economies invest in their education systems, building civil society and respect
for rule of law. Education allows farmers to be more productive through
implementation of effective and environmentally sound agricultural methods.
It also saves lives by providing children and youth with the tools to avoid AIDS
and other deadly diseases.
Education leads to economic and political security and builds stronger,
healthier families. Educated women tend to marry later in life, and their
children have higher survival rates and are more likely to succeed and stay in
school. Education is particularly important for women and girls, boosting their
economic productivity, reducing poverty, increasing life expectancy, and
improving the health, well-being, and the educational prospects of the next
generation.

Recommendations for the G8 on education
1. Address the funding gap while ensuring accountability: An estimated
annual $11 billion is considered necessary to reach EFA, and will require strong
support for global initiatives and mechanisms such as the MDG movement and
the Fast Track Initiative (FTI). In this regard, and recalling our pledge at
Heiligendamm (2007) that “ no country seriously committed to ‘Education for
All’ will be thwarted in their achievement of this goal by lack of resources,” we
renew our commitment to achieving this funding level, and we will strive to
fully finance the national education plans of all countries endorsed by 2009,
through new and reinforced approaches to sustainable funding via partnerships
between government, industry and civil society. Furthermore, recalling our
pledge at Hokkaido (2008) to monitor G8 compliance with past commitments
to support FTI, and per the report on this issue delivered at this summit, we shall
undertake appropriate follow-up and monitoring in connection with new and
prior commitments by G8 leaders towards education.
2. Reaffirm the MDG goals of universal primary education and gender
equality at all levels of education, with increased attention to emerging
and conflict-affected states, girls and marginalized populations: Recalling
the G8 Communiqués in Hokkaido, Okinawa and Gleneagles respecting EFA, we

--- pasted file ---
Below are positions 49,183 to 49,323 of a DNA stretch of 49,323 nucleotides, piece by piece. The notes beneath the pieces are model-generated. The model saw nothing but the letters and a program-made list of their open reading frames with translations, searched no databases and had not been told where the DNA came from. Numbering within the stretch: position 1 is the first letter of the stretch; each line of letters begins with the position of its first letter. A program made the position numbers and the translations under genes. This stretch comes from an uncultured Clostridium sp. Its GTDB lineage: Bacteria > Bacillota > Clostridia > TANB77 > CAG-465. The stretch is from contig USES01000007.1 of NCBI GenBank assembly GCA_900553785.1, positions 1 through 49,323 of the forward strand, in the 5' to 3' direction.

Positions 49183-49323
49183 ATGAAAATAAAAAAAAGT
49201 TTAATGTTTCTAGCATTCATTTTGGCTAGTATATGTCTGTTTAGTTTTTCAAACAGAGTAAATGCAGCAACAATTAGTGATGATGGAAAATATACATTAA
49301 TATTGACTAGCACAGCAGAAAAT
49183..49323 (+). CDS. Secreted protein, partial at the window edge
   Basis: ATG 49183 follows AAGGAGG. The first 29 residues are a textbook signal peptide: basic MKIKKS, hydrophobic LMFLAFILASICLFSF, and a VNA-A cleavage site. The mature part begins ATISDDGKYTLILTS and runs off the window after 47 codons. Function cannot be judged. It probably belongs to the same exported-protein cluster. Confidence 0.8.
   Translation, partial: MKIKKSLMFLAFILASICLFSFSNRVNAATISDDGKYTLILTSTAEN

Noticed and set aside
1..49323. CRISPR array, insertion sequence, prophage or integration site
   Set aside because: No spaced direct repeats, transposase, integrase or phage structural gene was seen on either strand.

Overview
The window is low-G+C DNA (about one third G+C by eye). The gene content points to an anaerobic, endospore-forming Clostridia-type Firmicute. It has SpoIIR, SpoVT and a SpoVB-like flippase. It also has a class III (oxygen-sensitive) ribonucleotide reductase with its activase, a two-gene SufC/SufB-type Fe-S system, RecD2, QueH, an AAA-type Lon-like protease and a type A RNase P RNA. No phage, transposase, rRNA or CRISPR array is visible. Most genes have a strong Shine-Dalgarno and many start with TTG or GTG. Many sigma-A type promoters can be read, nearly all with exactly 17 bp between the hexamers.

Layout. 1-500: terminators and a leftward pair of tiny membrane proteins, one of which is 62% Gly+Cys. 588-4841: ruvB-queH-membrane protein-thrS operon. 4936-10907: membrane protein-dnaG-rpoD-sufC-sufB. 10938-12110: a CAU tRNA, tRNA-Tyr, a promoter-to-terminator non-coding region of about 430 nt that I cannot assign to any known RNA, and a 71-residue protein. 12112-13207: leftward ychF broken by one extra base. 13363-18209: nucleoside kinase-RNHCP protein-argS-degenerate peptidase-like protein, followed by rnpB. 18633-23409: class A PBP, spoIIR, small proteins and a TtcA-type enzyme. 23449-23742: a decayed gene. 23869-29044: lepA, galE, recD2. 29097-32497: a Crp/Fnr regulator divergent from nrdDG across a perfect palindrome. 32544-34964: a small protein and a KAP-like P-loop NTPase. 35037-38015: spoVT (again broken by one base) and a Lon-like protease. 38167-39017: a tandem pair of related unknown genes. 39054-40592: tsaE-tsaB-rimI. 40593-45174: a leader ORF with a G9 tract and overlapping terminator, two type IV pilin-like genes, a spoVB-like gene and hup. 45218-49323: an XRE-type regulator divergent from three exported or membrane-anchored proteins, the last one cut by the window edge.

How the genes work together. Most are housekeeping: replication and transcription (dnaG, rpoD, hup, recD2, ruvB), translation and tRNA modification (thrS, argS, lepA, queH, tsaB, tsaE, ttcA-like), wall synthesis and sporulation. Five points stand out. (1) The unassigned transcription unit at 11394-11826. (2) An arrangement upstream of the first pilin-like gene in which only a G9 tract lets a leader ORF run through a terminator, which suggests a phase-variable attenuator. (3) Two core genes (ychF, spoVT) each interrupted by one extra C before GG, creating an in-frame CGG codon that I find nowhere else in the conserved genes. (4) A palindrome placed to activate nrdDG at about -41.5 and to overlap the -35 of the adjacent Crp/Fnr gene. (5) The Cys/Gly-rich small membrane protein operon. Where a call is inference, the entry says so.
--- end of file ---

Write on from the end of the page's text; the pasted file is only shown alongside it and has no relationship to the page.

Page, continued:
renew our commitment to the Millennium Development Goals of universal
primary education and gender equality at all levels of education, and resolve to
help countries, with increased attention to emerging and conflict-affected
states, girls and marginalized populations, achieve the goals of the EFA agenda.
3. Education as an integral part of humanitarian assistance: Building on the
commitment made at Hokkaido to pay specific attention to countries affected
by conflicts or crisis, we affirm a new G8 commitment to ensure that education
is an integral part of humanitarian responses to conflict and emergencies. Such
commitment is necessary to increase long-term, predictable aid for basic
education and readiness for early primary education in conflict-affected
emerging states, and should be implemented with reference to the Minimum

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Standards for Education in Emergencies, Chronic Crises and Early
Reconstruction. Given that over half of the world’s out-of-school children are in
conflict-affected or emerging states, our education allocations will reflect that
proportion, including through the EFA-FTI and related initiatives.
4. Improving quality and access: We resolve to continue improvements in
access and quality in conjunction with a country's national education plan and
education planning efforts in those countries willing to develop a national
education plan.
5. IMF policy issues: We urge the IMF to take social sector needs into
consideration and to act as an advocate for increased investment in education
when negotiating macroeconomic framework agreements with developing
country governments. Specifically, the IMF should: (a) support policies in
borrowing countries that will allow for the rapid expansion of the teaching
service where a shortage of teachers is a constraint to EFA; (b) support policies
that allow for the payment of a living wage to teachers, health care and other
professionals in the social sectors; (c) encourage the programming of increased
foreign aid for education; and (d) urge country governments to use budgets
appropriately and spend accountably.
6. Adult Literacy: We commit ourselves to allocating sufficient funding for
adult literacy for the achievement of all the MDGs. This should include
committing to raising greater public awareness of the importance of
eliminating adult illiteracy, and calling on governments to allocate sufficient
funds for programs addressing adult illiteracy.

This paper is not endorsed by the InterAction Board or its Members

Contributors (The following organizations contributed to this education policy
statement):
Basic Education Coalition
RESULTS Education Fund
Save the Children
For questions or feedback please contact:
Cris Revaz
Executive Director
Basic Education Coalition
202-884-8772
crevaz@aed.org
or
John Ruthrauff
Senior Manager of Member Advocacy
InterAction
202-552-6523
jruthrauff@interaction.org